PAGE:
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### A Minor Problem With atoi() And Negative Numbers

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```Hi!

I have implemented a simple program to convert temperatures from
Celsius to Fahrenheit and vice-versa, printing them on a simple table.

The max temperature (that is, the maximum value until which the table
must be printed) is passed through command line to the program:

../temp_convert 100

This command tells the program to print a table of temperatures until
the max value 100 is reached.

When passing negative values, such as:

../temp_convert -100

The program does not work at all.

For getting the value through command line, I used the "atoi()"
function in this way:

max_temp = atoi(argv[1]);

Does this problem have something to do with the "atoi()" function?

Best Regards!

Marcelo
```
 0

See related articles to this posting

```Marcelo De Brito wrote:
> Hi!
>
> I have implemented a simple program to convert temperatures from
> Celsius to Fahrenheit and vice-versa, printing them on a simple table.
>
> The max temperature (that is, the maximum value until which the table
> must be printed) is passed through command line to the program:
>
> ../temp_convert 100
>
> This command tells the program to print a table of temperatures until
> the max value 100 is reached.
>
> When passing negative values, such as:
>
> ../temp_convert -100
>
> The program does not work at all.
>
> For getting the value through command line, I used the "atoi()"
> function in this way:
>
> max_temp = atoi(argv[1]);
>
> Does this problem have something to do with the "atoi()" function?

You should post a working example - atoi will work fine with negative
numbers.  What type is max_temp?

You should look at using strtol rather than atoi, the latter doesn't
give you any indication of failure.

--
Ian Collins
```
 0

```Hi!

I have fixed the code!

By the way... Here you are the code:

#include<stdio.h>
#include<stdlib.h>

double farh2celsius(double tf);
double celsius2farh(double tc);

int main(int argc, char *argv[])
{
int i, max_temp;

if(argc < 2)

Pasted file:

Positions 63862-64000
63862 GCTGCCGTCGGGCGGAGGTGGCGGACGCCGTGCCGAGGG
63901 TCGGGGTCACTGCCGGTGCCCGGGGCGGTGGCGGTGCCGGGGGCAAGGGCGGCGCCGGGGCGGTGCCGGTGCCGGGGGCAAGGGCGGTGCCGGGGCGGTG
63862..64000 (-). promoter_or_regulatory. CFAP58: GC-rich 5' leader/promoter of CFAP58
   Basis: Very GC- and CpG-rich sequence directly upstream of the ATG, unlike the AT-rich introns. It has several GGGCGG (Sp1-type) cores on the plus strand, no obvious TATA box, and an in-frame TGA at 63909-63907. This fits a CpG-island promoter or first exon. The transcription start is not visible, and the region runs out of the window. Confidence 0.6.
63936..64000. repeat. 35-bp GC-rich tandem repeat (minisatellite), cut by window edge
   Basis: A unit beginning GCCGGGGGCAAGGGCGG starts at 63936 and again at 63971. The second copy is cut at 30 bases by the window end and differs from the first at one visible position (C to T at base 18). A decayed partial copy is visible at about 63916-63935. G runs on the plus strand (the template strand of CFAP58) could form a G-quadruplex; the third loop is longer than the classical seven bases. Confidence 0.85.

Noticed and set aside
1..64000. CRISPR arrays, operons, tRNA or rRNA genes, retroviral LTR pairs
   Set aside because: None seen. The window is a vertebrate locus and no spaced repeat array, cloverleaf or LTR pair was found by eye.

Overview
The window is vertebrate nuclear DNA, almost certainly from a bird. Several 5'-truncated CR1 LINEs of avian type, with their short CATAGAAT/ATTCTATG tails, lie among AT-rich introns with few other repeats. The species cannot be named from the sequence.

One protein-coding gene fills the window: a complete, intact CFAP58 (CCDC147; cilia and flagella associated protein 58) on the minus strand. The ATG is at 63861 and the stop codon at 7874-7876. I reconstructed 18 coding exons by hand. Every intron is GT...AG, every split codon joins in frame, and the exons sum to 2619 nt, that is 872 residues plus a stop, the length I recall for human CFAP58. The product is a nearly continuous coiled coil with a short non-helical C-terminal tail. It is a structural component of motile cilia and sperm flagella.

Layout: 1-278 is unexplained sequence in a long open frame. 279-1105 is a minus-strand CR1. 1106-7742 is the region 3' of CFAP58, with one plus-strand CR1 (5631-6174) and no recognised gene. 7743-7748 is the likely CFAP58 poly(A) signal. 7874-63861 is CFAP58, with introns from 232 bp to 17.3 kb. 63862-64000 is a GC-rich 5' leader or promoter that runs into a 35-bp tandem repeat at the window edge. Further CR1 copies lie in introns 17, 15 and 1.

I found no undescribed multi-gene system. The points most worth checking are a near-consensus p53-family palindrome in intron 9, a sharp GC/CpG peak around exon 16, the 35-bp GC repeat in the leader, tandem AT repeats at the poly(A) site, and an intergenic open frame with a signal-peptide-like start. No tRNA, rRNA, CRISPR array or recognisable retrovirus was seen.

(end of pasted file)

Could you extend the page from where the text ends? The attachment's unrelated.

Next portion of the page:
{
fprintf(stderr, "ERROR!! Usage: %s 'max temperature'\n", argv[0]);
exit(0);
}

max_temp = atoi(argv[1]);
printf("\n");
printf("Temperature(C)  Temperature(F)  |  Temperature(F)
Temperature(C)\n");

if(max_temp >= 0)
for(i = 0; i <= max_temp; ++i)
printf("%7d\t\t%11.2f\t|\t%7d\t\t%11.2f\n", i, farh2celsius(i),
i, celsius2farh(i));
else
for(i = 0; i >= max_temp; --i)
printf("%7d\t\t%11.2f\t|\t%7d\t\t%11.2f\n", i, farh2celsius(i),
i, celsius2farh(i));
printf("\n");

return 0;
}

double farh2celsius(double tf)
{
return(9*tf/5 - 32);
}

double celsius2farh(double tc)
{
return(5*(tc - 32)/9);
}

Just another question: How should I proceed to pass strings (through
command line) as a program input?

Thank You!

Marcelo
```
 0

```On 3/7/2010 8:18 PM, Marcelo De Brito wrote:
> Hi!
>
> I have fixed the code!
> [...]
>
> double farh2celsius(double tf)
> {
>    return(9*tf/5 - 32);
> }

Let's see: On the Fahrenheit scale, water freezes at 32
degrees.  So, 9 * 32 / 5 - 32 = 25.6; we conclude that the
Celsius freezing point is 25.6 degrees, right?

> double celsius2farh(double tc)
> {
>    return(5*(tc - 32)/9);
> }

Again: Water freezes at 0 on the Celsius scale.  Then
5 * (0 - 32) / 9 = -160 / 9 ~= -17.78; we conclude that the
Fahrenheit freezing point is -17.78 degrees, right?

Putting these two results together, we find 32 == -17.78,
0 == 25.6, and Hell has frozen.

> Just another question: How should I proceed to pass strings (through
> command line) as a program input?